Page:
Risk management has always been tricky. It’s sometimes difficult to imagine the myriad ways in which something could go wrong until it goes wrong. While being a pessimist helps, even staunchly negative thinkers can sometimes be surprised by the smorgasboard of disasters the life serve up. I recently experienced a triple decker computer disaster that lasted 2 months and derailed several key projects as well as siphoned off every ounce of patience and calm that I had at my disposal. What can we do when unforeseen, and perhaps unforeseeable, risks descend upon us like a flock of buzzards? Sometimes it feels personal. Read on for the gut-wrenching chronology of my own brush with computer hell, and one possible approach to dealing with strings of unmitigated bad luck on a personal level.
My old laptop was tattered nearly beyond recognition. The ESC key had flown off a couple of weeks prior, one screen hinge was busted, most of the frequently used letters were worn off so that only a touch typist could use the darn thing, and the only thing holding it together structurally were a bunch of visitor name tags I’d collected from lobby receptionists during client consulting engagements. With just 2 weeks to go before a 35 day stint working in Japan, I sprung for an expensive new laptop. Spare no expense, I got the best I could find. After all, this was my primary business computer and a vital tool in earning my living. Four days, 12 downloads, 7 updates, 4 CDs and lots of glasses of wine later my laptop was ready to use, almost as good as the old one! The next day when I pressed the power button, nothing happened. OK, there was a little green LED that lured me into thinking that something was going to happen, but not so – it was completely dead. R.I.P.
Back to the store, exchanged for a new one, got that all working in another 4 agonizing days (I know there must be a better way, but I’m a business leadership and project management expert, not an IT professional!) and, just in time to catch the flight for Japan, presto, almost as good as my old computer, which was now serving as the recipe finder and weather predictor in my kitchen. Whew! That was close! Naturally I was delighted to have had the failure before I went on my long trip as I had many clients to visit on this whirlwind tour of inscrutable Japan.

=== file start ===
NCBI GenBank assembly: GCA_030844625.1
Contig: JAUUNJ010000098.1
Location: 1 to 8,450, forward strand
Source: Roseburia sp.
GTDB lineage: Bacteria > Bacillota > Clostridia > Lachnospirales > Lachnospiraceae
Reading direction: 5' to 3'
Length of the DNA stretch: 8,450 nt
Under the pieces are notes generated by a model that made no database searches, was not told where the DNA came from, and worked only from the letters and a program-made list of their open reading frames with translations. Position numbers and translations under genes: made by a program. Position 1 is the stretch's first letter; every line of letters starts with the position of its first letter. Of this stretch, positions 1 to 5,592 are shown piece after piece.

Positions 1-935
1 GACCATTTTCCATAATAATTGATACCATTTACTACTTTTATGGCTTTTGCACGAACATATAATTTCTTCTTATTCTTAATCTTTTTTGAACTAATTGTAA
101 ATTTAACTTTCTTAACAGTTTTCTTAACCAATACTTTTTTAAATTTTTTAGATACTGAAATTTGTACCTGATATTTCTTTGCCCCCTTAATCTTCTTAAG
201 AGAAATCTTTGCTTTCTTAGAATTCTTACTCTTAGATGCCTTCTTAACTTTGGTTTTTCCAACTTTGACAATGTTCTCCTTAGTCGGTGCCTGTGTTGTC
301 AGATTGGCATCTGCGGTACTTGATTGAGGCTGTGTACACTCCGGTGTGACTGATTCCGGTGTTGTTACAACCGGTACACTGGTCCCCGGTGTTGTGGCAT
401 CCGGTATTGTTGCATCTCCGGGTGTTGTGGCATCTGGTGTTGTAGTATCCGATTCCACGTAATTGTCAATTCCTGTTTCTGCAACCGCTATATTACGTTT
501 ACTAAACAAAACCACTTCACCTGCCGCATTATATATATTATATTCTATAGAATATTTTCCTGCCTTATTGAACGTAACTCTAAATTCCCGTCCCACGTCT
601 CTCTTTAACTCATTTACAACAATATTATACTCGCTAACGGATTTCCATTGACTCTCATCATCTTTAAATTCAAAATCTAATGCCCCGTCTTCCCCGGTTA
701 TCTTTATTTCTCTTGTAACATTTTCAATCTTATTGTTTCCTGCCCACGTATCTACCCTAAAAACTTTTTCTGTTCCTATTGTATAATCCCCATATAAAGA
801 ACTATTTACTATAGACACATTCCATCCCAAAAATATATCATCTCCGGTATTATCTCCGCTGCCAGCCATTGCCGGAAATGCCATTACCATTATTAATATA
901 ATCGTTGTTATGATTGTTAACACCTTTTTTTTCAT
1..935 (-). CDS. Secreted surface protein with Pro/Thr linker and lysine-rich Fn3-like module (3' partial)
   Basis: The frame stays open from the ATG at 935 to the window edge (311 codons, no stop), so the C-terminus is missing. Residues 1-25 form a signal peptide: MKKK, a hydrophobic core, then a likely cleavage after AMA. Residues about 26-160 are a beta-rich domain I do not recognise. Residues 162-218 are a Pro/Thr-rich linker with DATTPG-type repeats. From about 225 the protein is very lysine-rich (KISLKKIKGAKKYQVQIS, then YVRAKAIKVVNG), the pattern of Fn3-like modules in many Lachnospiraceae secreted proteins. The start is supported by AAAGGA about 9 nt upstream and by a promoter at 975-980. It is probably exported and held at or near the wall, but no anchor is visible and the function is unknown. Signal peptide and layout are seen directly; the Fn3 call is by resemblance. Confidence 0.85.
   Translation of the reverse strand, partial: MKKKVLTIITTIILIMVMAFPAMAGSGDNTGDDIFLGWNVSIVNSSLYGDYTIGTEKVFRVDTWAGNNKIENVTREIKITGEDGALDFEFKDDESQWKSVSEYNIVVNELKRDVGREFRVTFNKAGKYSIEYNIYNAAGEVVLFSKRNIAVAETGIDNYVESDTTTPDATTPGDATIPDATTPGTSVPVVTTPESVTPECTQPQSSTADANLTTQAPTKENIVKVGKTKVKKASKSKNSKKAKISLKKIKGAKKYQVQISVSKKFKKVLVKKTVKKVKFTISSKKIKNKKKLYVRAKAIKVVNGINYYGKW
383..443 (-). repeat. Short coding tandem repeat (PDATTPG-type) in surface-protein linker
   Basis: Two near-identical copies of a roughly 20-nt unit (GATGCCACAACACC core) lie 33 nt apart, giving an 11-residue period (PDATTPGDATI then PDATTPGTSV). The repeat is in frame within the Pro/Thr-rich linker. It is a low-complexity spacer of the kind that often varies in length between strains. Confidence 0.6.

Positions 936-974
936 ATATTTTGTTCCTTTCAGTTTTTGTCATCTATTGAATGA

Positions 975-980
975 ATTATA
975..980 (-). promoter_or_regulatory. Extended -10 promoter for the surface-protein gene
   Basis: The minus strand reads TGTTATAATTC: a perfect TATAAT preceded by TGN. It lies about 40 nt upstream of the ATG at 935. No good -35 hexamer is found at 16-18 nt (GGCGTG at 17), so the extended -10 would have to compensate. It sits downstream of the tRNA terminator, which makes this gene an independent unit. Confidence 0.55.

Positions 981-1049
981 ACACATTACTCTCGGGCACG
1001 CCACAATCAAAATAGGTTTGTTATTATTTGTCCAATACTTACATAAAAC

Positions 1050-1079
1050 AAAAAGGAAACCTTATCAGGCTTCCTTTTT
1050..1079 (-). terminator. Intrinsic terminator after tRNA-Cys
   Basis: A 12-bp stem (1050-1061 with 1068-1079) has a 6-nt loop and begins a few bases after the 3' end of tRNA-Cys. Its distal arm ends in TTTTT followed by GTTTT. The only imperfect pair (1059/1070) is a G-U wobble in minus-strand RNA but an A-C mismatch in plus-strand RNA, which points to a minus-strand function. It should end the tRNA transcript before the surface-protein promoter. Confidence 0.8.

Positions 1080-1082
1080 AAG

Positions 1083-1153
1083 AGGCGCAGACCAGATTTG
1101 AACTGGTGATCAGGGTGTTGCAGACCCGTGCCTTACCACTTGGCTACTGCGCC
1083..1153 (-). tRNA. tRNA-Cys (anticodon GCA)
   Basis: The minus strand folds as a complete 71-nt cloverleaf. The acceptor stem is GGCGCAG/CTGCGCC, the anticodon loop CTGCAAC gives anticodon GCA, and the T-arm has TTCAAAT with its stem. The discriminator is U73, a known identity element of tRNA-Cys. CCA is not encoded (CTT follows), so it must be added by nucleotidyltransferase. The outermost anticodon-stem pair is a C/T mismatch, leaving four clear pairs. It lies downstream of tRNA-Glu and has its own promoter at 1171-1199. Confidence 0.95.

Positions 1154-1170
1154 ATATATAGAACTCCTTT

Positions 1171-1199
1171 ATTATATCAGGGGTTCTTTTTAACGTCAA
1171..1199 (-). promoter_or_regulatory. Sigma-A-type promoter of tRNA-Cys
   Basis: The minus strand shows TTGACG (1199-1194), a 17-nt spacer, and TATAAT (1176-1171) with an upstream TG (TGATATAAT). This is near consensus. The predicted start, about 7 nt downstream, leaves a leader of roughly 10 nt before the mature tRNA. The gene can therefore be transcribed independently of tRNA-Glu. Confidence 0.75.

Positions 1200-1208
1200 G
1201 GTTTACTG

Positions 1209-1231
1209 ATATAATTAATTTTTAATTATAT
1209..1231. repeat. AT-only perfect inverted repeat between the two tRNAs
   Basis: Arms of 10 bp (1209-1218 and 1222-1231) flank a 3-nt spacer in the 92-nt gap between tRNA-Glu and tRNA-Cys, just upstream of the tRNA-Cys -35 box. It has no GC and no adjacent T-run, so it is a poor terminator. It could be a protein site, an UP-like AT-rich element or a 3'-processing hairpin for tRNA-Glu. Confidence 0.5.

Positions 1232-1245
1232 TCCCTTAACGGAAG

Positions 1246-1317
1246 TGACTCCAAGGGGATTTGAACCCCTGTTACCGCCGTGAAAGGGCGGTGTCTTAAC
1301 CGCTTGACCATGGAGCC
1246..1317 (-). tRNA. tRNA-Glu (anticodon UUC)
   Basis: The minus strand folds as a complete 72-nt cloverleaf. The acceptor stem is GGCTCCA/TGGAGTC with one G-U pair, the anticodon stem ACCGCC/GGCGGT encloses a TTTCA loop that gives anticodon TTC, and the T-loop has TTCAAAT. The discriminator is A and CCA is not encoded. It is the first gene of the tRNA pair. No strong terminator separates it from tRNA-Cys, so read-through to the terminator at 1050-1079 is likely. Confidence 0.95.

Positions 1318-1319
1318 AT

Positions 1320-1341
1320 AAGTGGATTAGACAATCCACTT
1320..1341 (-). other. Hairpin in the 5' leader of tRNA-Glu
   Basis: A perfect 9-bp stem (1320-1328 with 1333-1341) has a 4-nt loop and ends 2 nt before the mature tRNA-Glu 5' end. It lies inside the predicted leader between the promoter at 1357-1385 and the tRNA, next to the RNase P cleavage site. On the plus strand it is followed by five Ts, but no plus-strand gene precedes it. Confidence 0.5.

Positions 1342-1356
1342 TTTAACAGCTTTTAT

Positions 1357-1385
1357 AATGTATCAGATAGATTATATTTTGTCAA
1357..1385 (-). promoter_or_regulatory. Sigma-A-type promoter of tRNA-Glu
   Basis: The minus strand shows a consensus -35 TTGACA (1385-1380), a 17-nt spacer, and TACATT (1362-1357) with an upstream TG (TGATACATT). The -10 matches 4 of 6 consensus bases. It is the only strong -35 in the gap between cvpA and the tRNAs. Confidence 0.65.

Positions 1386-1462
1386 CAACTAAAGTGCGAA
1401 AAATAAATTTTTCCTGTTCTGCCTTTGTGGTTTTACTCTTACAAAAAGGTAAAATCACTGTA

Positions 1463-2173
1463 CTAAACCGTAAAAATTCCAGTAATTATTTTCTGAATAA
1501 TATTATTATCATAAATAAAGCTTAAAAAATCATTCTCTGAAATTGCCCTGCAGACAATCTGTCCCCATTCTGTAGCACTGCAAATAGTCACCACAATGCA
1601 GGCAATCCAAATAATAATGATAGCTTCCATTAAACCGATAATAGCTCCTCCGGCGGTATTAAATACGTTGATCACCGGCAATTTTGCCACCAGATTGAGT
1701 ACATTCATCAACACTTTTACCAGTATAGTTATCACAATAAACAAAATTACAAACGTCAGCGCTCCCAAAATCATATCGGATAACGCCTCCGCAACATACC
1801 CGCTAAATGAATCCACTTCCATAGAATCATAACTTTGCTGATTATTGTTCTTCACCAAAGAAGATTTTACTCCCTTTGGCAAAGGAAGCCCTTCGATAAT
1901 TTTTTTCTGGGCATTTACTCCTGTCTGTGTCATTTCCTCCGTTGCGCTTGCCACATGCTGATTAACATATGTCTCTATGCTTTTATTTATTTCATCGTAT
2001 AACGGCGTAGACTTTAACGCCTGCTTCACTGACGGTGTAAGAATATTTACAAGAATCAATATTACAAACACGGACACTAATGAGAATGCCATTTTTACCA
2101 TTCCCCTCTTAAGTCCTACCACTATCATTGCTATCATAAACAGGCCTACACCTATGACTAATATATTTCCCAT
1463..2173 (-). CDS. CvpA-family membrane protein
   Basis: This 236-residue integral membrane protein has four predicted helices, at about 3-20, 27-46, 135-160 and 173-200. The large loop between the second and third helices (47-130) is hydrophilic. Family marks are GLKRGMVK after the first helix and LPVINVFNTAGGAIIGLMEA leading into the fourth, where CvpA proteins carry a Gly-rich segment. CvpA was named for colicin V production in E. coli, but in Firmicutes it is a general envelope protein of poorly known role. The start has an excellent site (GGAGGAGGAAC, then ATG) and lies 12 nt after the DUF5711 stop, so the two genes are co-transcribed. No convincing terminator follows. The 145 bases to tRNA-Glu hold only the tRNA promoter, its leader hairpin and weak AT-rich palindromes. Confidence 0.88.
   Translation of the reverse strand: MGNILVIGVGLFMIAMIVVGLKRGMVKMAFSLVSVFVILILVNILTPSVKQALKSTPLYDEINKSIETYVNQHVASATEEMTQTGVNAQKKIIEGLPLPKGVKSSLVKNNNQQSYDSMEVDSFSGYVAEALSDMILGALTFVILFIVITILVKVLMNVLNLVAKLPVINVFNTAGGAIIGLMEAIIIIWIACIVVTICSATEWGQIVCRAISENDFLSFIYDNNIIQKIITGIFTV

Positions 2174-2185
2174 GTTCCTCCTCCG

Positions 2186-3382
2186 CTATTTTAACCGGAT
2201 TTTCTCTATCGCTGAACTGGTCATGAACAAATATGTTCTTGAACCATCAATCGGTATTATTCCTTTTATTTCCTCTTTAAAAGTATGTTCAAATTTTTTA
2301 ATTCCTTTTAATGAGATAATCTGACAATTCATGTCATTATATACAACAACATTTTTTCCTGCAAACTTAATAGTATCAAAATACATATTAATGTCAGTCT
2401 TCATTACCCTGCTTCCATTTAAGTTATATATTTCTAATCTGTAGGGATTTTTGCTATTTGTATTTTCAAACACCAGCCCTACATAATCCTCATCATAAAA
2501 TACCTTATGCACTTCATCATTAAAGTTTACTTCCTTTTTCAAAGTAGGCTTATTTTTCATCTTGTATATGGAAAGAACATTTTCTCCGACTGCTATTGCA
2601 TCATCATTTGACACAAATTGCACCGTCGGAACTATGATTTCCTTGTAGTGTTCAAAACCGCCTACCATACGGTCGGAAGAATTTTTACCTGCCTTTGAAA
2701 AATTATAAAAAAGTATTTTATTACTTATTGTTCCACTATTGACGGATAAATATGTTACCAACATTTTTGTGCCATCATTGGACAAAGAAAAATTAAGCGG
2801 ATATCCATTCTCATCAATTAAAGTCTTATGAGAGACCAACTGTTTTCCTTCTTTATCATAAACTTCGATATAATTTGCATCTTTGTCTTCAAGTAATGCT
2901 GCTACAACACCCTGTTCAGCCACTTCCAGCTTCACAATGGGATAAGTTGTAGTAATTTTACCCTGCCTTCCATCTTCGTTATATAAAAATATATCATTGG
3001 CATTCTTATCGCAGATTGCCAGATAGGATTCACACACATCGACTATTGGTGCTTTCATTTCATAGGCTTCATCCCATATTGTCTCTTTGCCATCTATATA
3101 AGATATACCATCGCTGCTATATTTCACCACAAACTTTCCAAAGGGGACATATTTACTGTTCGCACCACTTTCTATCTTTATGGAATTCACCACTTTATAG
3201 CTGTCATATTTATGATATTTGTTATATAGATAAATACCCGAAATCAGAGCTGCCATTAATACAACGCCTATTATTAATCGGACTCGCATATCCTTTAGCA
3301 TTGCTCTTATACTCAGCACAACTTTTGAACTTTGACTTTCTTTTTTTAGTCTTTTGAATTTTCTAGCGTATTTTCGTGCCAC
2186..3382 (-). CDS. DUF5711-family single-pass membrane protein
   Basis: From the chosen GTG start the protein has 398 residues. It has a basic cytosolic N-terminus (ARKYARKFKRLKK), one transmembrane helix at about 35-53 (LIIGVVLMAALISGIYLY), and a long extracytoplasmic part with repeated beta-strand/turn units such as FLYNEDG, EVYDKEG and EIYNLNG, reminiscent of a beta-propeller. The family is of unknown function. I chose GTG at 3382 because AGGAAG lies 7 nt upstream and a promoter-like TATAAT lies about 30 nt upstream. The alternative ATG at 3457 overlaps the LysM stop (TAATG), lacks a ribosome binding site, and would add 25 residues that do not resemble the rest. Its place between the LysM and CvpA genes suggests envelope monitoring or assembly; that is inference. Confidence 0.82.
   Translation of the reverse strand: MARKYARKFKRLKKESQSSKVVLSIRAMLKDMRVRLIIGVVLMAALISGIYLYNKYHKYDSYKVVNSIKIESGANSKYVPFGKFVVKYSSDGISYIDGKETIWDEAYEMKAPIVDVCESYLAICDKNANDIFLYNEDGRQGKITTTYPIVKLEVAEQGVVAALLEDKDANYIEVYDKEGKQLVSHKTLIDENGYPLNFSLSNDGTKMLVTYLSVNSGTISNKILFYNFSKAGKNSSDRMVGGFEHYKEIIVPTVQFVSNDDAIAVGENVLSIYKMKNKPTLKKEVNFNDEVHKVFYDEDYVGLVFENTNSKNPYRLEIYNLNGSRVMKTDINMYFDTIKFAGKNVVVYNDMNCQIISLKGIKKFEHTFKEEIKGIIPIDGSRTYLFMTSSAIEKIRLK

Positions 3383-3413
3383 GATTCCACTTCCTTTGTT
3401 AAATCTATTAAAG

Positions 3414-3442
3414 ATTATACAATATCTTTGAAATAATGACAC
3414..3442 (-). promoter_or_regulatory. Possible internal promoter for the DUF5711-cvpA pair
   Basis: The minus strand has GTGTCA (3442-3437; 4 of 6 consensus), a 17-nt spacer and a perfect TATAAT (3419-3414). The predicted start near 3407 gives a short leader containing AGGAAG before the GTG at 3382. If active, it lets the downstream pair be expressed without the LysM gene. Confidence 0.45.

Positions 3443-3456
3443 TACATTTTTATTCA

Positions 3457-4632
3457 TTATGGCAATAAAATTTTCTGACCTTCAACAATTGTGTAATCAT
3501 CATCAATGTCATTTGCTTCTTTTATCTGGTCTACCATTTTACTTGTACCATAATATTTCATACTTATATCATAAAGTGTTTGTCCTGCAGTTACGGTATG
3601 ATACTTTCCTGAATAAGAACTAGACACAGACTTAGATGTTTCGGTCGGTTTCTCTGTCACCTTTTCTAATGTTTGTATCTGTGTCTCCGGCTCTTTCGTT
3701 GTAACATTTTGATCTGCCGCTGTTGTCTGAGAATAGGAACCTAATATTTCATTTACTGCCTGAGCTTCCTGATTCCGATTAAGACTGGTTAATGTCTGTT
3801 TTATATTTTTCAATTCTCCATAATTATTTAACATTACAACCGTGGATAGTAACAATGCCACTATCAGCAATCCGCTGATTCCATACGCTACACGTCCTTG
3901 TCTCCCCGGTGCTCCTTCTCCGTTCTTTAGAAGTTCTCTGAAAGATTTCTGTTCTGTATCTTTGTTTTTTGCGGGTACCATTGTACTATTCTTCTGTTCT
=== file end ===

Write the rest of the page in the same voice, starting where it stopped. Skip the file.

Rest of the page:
During my second week there this computer died with suspiciously similar symptoms as it’s identical twin brother. Utter panic! While I had my critical files on a back up drive, my only working computer was on another continent, in a time zone 16 hours behind, and was being used to look up recipes for bouillabaisse. No matter, my work is more important that what’s cookin’ in the kitchen, so a small fortune was paid to overnight the decrepit old machine to my Tokyo hotel. I was never so delighted to see such a worn out piece of junk computer in all my life! It actually turned on! My only regret was that my nearly completed book was still stuck in the hard drive of my second brand new computer, and it wasn’t coughing it up. With the deadline to my editor rapidly approaching, I made a nightly ritual of attempting to revive that PC by various means. Meanwhile I contacted the people whom I’d been paying $50 a month for off-site recovery protection only to find out that they couldn’t restore my files due to some kind of glitch in their system (I think they mentioned something about a new 45-bit encryption, the challenges of Vista, and staff incompetence, but it could have been something else. I just don’t recall because it was hard to hear them over my screams.)